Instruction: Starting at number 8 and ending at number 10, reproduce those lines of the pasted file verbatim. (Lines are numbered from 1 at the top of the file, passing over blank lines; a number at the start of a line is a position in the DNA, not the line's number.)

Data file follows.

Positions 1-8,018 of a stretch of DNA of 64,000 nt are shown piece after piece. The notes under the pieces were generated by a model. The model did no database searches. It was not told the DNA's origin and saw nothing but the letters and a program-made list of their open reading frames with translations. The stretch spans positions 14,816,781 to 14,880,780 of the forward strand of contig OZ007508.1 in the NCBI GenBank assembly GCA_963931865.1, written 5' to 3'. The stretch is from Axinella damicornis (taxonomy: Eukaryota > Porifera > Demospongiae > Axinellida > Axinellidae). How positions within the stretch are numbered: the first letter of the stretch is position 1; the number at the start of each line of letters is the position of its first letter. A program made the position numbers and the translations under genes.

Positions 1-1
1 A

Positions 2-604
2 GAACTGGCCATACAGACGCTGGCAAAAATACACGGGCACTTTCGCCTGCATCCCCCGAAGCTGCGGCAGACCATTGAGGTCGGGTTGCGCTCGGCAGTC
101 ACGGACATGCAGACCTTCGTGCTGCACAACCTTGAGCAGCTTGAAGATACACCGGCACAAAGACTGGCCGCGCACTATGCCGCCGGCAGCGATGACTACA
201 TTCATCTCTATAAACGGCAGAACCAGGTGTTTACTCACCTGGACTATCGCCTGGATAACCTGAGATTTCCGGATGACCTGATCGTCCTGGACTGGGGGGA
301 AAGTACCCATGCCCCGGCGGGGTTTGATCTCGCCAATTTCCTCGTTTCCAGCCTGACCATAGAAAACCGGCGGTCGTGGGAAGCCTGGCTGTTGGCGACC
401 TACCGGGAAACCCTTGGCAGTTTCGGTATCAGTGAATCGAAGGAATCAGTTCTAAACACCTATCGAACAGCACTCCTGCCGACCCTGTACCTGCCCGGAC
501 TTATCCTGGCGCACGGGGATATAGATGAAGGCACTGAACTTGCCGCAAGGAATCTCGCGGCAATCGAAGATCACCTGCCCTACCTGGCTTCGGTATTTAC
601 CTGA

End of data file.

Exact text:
301 AAGTACCCATGCCCCGGCGGGGTTTGATCTCGCCAATTTCCTCGTTTCCAGCCTGACCATAGAAAACCGGCGGTCGTGGGAAGCCTGGCTGTTGGCGACC
401 TACCGGGAAACCCTTGGCAGTTTCGGTATCAGTGAATCGAAGGAATCAGTTCTAAACACCTATCGAACAGCACTCCTGCCGACCCTGTACCTGCCCGGAC
501 TTATCCTGGCGCACGGGGATATAGATGAAGGCACTGAACTTGCCGCAAGGAATCTCGCGGCAATCGAAGATCACCTGCCCTACCTGGCTTCGGTATTTAC